This was followed by his two largest works – which are perhaps some of the largest works in the world (not including the Nazca Lines in Peru) – that were realized on dam walls in 2007 and 2008. First, came Wildwechsel on the Olef dam in Germany’s Eifel region, which is a panorama of huge animals from the air, the earth and the sea. And then there was Hanazakari on Japan’s Matsudagawa dam. Meaning “in full bloom” in Japanese, it depicts monumental flower heads reminiscent of cherry blossom or azaleas.
A manufacturer of heavy-duty high-pressure cleaners had been commissioned to clear the dam walls of moss, algae and lichens without using chemicals. So it was rather something that the client and the company chose to involve Dauven in their plans, and Dauven pulled off this tour de force with great aplomb. It is worth remembering that his task was to create pictures – precisely drawn bird feathers, fish fins and flower stamens – on surfaces measuring 15,000 to 20,000 square meters while suspended in a gondola.
Dauven liked the idea of the animals native to the Eifel region becoming visible and conjuring up images of German Romanticism, marksmen, gingerbread witches and the Ruebezahl mountain spirit in national and international pedestrians who passed by. The flowers on the Japanese dam, each with five petals, perhaps remind Japanese visitors of the cherry blossom that they look up to on trees, but could just as well be a global symbol of “flower power” reminiscent of the five-petal Flowers of Andy Warhol (among the grass we look into).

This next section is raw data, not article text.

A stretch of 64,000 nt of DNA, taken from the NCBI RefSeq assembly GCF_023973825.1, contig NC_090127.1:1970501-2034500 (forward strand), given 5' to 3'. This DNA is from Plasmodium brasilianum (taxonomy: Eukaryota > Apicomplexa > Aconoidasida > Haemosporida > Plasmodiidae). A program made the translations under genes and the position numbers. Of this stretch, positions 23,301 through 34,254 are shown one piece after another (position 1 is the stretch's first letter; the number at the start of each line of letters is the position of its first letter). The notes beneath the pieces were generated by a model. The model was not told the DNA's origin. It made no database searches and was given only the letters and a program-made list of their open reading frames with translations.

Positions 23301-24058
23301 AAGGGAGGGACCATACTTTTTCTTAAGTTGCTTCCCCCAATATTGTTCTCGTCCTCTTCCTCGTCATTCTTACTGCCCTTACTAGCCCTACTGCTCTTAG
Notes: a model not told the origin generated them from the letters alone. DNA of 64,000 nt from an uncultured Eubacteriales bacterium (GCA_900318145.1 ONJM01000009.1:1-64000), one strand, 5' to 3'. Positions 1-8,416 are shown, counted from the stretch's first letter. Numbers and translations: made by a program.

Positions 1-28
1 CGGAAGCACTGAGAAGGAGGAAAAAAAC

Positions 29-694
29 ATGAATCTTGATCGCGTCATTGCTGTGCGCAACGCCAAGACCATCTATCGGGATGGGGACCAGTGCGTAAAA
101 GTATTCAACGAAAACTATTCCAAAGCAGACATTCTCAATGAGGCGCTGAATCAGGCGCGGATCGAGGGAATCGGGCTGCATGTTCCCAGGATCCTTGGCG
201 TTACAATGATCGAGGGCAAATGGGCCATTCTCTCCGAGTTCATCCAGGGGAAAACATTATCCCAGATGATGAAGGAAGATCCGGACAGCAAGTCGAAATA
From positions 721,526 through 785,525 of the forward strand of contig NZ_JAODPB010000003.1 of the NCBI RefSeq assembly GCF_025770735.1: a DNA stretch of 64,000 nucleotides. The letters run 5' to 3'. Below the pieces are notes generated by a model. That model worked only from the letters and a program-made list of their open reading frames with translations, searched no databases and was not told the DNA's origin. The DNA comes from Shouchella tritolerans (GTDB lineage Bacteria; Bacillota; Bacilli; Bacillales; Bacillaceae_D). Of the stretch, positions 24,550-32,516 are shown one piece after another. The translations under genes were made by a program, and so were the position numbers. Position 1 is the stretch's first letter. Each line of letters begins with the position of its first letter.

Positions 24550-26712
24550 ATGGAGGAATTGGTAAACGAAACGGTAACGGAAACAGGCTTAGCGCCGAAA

Painting is about covering something with paint. And there is no doubt that it sometimes takes the expertise of an art historian to uncover the things hidden in a picture. The idea of “mystification” is not only found in “high art” and is just as prevalent in street art such as graffiti, when the writers conceal their names or messages in their tags. Pochoir art, or reverse graffiti, calls for a greater degree of formal discipline than freehand spray gun pictures, and the artists are often able to work more slowly than a graffiti sprayer, being either tolerated or actually commissioned to create a piece. Dauven is far removed from the idea of “mystifying” his pictures. To Dauven, the dam walls, which forcefully change and encumber woodland landscapes, are nothing more than a huge surface onto which he can project innocent images of nature. Similarly, dirty cleaning cloths are nothing more than a medium through which to recreate pine forests, while a depressing concrete wall can be turned into a “Schöne Aussicht” (beautiful view). A blend of naivety and irony prevails here, bringing tears of astonishment to the eyes of the beholder.